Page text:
Hi everyone, This is my first post and looking for a possible solution to a problem ive been having with my yellow lab this week. He is a 1 1\2 year old male. He has been obedience trained and does excellent with that. He has been force fetched, retrieves and marks well, and is coming along well with blind retrieves and handling. So for the most part he has been doing very well. Now during the past week, while i let him out in the morning to do his business he will stand there and look at me, and if i even move at all he bolts. He wont let me get to within 20 feet of him. This has never been an issue before but twice this week he has done it. I dont chase him but i really have to keep an eye on him because i live in town and i dont want him to meet the front end of a vehicle. Its frustrating, i train with him everyday and just have not seen a sign of this before from him. So i want to get it taken care off. Just not sure on the best way to go about it. Any advice would be greatly appreciated. Thanks everyone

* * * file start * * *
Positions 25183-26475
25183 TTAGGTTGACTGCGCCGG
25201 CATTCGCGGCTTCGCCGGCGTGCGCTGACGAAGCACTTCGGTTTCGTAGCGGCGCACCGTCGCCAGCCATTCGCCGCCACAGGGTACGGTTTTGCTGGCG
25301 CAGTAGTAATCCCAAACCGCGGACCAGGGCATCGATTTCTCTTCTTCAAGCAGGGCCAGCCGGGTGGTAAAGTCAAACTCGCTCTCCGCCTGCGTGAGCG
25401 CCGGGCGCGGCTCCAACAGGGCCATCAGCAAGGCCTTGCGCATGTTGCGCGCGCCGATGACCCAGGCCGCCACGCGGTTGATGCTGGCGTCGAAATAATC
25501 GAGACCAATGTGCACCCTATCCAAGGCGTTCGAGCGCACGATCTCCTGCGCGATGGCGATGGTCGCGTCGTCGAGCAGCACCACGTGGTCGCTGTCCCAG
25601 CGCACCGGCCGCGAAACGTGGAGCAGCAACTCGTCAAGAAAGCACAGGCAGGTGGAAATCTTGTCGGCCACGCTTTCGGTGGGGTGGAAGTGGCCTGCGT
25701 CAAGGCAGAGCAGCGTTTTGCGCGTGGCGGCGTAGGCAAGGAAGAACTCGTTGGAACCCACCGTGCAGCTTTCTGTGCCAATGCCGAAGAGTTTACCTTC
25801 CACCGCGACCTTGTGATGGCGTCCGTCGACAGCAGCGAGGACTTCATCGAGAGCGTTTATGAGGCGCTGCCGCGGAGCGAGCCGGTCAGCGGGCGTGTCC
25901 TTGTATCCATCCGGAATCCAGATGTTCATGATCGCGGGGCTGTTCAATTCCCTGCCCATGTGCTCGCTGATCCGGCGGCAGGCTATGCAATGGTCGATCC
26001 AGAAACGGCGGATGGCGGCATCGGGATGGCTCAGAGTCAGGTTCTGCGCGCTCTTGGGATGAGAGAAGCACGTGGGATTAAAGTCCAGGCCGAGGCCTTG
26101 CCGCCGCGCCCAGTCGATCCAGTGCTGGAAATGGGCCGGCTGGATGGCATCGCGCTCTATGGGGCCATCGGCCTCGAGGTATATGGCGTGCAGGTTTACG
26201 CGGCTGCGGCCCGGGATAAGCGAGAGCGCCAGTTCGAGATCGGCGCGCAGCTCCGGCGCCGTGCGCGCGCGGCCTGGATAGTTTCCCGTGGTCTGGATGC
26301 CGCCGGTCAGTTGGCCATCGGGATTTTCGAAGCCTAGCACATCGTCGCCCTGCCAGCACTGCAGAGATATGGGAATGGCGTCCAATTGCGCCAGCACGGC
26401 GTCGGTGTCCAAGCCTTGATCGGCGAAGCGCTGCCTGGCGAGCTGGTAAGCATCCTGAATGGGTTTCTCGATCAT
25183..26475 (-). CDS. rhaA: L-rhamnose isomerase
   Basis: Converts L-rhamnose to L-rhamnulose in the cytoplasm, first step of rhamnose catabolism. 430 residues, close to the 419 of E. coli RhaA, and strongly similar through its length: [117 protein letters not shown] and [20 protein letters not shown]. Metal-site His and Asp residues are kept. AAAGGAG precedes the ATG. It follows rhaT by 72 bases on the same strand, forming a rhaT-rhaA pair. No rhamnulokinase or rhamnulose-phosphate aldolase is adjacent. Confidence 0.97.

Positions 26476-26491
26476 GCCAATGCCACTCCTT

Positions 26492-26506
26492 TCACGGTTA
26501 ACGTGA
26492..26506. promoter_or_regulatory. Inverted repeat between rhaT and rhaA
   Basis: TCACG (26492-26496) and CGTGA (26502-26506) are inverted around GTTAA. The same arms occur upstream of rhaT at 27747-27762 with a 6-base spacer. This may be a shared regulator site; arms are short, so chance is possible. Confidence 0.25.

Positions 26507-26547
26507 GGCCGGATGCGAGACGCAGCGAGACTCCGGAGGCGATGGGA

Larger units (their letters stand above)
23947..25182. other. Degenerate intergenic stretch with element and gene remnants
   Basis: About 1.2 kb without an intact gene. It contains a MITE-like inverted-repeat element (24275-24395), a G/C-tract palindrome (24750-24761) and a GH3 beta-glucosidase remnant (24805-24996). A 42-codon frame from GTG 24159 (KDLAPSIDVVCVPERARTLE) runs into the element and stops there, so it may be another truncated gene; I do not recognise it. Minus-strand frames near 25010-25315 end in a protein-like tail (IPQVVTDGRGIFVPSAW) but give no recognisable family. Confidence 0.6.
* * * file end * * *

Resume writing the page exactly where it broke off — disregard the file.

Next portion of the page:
When you let him out, is he in a fenced in area?

    If not, I'd probably put him on a flexi lead to air.
    Jeff Telander
    Durham, NC

    FC AFC CT Broad Reach Devil Made Me Doit CD "Sinner"
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    Forever in my heart
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    Have you done anything different in your training lately that would cause this like collar conditioning or anything where you are using a lot of pressure close to you?